Americans can expect the dollar to continue declining as a global reserve asset, Treasury Secretary Janet Yellen warned in recent congressional testimony, asserting that it’s “only natural” that countries would flee the dollar.
In fact, it’s not nature but the Biden administration that is chasing countries away from the U.S. dollar.
For over a year now, unprecedented U.S. sanctions against Russia—designed as retribution for Vladimir Putin’s invasion of Ukraine—have been driving friendly countries, from Brazil to Saudi Arabia, away from the dollar and into the arms of the BRICS coalition of anti-dollar nations led by China.
Of course, Russian aggression is unacceptable, but this flight from the greenback should have set off alarms in Washington.
Instead, the Biden administration is now poised to ramp up its weaponization of the dollar, but rather than punishing countries for invading their neighbors, these new sanctions are designed to discipline countries for their failure to fall in line with Washington’s sexual agenda.
On May 29, President Biden called for the immediate repeal of Uganda’s new sodomy law, which raises the punishment for a variety of homosexual acts.
The president has even directed his National Security Council to “evaluate the implications” of Uganda’s law on “all aspects of U.S. engagement with Uganda,” and officials have indicated that they will go so far as to review Uganda’s eligibility for duty-free access to the U.S. for hundreds of products, which could be catastrophic for the economy of the impoverished nation.
Meanwhile, the U.S. ambassador to Japan, Rahm Emanuel, has been harshly criticized for interfering in Japan’s domestic debate over sexual ethics, crossing a long-respected red line that neither country hold their military alliance hostage to purely domestic politics.
Letting “woke” politics drive economic foreign policy is simply reckless. At a time when Mr. Biden’s unprecedented freezing of Russia’s central bank collars was already straining the dollar’s status as the global reserve currency, weaponizing America’s economic policy against allies—over “Pride,” of all things—could have serious consequences.
For starters, it benefits America’s chief rival on the world stage. An aggressive China already offers billions to lure countries out of the dollar orbit and into its BRICS anti-dollar grouping.
The China-led BRICS coalition already represents one-fifth of world trade, one-fourth of world gross domestic product, and almost half of the world population.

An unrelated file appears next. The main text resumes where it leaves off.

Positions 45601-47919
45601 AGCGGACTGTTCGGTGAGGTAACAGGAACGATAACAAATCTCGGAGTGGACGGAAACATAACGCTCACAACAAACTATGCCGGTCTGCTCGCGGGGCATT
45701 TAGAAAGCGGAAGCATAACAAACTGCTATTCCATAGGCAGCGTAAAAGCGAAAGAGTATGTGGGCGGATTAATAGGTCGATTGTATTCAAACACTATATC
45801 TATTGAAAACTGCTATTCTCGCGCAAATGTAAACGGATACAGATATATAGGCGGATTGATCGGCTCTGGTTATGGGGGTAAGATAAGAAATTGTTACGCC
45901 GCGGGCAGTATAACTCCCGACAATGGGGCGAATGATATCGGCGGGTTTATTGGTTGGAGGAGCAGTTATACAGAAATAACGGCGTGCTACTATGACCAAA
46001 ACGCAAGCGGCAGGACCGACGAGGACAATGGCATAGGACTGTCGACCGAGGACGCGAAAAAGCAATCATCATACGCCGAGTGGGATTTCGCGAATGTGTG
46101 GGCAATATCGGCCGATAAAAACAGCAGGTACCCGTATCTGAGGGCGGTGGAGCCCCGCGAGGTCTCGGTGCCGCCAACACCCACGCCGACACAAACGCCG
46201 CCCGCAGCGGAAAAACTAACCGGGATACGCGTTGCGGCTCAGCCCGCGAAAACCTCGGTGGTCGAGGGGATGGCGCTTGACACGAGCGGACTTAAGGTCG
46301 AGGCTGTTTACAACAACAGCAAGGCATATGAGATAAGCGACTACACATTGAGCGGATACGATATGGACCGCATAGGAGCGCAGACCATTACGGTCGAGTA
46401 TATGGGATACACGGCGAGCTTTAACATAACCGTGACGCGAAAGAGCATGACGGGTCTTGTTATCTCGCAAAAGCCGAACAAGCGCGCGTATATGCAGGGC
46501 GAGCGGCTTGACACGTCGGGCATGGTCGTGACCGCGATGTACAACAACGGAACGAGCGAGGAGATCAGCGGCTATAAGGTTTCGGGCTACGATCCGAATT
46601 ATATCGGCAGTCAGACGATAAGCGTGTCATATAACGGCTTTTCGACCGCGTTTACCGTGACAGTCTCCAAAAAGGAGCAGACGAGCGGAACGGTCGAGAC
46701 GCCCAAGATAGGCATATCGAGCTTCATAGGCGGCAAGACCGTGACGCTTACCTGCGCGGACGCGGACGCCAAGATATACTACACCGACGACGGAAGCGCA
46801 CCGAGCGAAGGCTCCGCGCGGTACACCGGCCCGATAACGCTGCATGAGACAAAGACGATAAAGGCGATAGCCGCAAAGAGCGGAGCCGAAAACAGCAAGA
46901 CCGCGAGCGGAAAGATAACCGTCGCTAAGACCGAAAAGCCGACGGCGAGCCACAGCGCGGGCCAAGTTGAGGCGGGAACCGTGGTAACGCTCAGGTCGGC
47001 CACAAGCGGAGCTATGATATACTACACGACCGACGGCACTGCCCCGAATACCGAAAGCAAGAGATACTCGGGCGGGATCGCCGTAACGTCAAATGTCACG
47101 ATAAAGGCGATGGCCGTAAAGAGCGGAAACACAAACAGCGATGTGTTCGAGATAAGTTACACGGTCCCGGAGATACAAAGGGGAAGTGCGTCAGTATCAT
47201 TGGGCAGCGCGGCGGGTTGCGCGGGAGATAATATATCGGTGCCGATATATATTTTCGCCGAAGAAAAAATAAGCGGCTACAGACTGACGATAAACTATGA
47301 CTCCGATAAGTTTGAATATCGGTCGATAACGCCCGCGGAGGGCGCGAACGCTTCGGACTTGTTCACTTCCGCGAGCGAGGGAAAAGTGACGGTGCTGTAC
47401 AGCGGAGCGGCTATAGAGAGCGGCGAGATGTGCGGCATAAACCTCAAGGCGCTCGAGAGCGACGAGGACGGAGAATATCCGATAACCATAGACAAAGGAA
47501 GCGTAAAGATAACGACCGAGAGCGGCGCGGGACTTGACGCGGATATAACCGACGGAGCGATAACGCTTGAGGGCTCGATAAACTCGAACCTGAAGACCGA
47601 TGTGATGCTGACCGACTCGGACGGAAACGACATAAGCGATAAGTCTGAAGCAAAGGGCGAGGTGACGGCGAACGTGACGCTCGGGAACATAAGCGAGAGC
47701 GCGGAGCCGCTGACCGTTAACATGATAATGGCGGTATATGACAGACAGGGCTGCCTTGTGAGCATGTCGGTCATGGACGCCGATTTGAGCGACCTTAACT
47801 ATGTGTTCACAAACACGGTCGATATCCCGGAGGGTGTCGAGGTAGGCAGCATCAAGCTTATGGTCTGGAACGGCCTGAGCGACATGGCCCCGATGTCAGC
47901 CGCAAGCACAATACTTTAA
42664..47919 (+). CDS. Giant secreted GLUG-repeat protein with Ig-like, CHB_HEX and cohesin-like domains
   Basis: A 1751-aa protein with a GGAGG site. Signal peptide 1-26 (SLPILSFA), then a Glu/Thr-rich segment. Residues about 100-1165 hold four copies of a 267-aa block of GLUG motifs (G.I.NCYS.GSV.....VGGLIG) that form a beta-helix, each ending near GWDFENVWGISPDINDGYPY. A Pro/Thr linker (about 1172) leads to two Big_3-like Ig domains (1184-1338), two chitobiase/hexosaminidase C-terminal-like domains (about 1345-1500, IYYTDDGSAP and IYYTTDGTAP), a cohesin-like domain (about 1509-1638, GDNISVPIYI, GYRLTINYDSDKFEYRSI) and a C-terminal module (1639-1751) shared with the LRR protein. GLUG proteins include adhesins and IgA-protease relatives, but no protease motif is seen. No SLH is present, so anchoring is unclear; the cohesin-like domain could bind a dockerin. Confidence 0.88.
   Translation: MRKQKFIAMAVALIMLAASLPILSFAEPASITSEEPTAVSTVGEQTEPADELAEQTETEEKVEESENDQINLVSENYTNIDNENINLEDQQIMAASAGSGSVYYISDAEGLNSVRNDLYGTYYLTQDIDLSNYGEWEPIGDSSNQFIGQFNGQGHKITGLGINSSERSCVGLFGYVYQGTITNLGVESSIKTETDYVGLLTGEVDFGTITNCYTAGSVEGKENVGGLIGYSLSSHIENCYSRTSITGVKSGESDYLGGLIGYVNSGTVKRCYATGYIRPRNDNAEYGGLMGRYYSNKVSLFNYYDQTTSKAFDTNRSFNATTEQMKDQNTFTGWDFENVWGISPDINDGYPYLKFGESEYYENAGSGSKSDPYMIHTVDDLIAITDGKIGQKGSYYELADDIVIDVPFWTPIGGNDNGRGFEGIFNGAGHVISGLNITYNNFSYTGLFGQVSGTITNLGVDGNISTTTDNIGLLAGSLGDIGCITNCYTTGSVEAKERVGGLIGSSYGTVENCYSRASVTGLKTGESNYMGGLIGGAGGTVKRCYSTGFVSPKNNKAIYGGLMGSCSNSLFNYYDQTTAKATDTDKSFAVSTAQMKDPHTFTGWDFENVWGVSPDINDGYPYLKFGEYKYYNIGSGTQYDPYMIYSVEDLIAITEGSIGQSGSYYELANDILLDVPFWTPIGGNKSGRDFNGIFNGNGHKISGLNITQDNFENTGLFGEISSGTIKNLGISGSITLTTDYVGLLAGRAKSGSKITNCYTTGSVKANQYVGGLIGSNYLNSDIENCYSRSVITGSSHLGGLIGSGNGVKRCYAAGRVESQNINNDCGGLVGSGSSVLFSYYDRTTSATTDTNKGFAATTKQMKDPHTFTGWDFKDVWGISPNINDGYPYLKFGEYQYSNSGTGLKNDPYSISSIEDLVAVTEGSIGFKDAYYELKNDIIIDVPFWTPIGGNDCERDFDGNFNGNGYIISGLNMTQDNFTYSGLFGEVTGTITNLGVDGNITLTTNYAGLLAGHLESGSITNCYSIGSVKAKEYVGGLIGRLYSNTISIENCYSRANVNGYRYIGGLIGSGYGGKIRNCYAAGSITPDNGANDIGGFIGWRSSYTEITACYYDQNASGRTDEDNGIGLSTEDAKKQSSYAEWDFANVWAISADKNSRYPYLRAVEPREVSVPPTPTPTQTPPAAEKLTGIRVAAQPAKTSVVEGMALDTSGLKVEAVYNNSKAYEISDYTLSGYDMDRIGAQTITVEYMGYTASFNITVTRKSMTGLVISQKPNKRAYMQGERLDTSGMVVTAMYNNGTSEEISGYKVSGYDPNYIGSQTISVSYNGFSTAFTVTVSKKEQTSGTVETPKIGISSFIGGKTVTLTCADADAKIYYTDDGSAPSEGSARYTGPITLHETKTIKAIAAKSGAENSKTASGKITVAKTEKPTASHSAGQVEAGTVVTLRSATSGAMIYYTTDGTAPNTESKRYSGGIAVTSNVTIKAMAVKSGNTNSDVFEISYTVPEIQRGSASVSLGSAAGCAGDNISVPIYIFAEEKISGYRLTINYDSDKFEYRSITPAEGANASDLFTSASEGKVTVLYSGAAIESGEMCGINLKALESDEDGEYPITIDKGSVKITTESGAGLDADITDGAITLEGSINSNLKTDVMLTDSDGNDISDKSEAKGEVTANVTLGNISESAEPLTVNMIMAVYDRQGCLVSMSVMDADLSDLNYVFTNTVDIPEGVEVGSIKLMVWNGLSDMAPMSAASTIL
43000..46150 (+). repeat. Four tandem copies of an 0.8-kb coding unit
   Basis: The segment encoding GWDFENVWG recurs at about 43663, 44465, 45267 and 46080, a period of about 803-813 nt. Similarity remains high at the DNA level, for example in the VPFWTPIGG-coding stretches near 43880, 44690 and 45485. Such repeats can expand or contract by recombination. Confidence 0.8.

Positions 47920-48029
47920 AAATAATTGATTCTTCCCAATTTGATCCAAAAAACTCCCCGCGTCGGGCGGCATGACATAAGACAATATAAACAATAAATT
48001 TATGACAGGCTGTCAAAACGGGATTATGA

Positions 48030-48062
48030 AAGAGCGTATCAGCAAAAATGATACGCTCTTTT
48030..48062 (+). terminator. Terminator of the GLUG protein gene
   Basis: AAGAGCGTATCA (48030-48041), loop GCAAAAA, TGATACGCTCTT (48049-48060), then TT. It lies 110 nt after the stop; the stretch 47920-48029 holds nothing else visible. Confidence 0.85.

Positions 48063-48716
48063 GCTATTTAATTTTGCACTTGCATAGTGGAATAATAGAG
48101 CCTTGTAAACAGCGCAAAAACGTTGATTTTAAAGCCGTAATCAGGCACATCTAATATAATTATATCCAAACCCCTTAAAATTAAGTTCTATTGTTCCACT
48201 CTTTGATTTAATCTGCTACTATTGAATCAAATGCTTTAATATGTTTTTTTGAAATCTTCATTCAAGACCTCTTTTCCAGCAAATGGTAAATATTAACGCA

And with Washington increasingly imposing its radical LGBTQ agenda—not to mention needless deficits and inflation—the coalition is growing fast. Dozens of countries are clamoring to join.
Thanks to this concentrated push by China, the dollar’s share in global commerce is plunging. Today, only 40% of world trade is settled in U.S. dollars, down from 52% just a decade ago.
It is worth noting that the U.S. accounts for 26% of global GDP, meaning that you might expect the dollar to be used in 26% of trade simply from our size. That means, when it comes to trade, the dollar’s reserve status has been cut in half in less than a decade.
Worse, a study by the currency analyst Stephen Jen found that the dollar’s share of global reserves collapsed from 73% in 2001 to just 55% by 2021, then dropped off a cliff, falling 8 points to 47% in a single year.
Mr. Jen squarely blamed Mr. Biden’s seizure of Russian central bank dollars for the decline, which convinced other countries that the dollar is now a political football that can be weaponized anytime Washington doesn’t like your policies.
In March, for example, the president of Indonesia, a longtime U.S. ally, cited the Russia sanctions in a speech urging countries to move away from the dollar.
If Washington now intends to use the dollar to punish developing countries for their policies on sexual matters, many more nations are likely to conclude that the greenback is too risky to use as their central bank reserve asset.
Despite these risks, the Biden administration seems determined not to heed the late Sen. Arthur Vandenberg’s advice that the needs of the nation should supersede partisan conflict, or, as he put it: “Politics stops at the water’s edge.”
Instead, from the dollar to our military alliances, the administration is forcing allies to choose between groveling before Washington—which often includes accepting radically progressive social policies—and fleeing to Beijing.
The line of countries clamoring to join BRICS is only getting longer. As Ms. Yellen said, it’s “only natural.”
This piece originally appeared in The Washington Times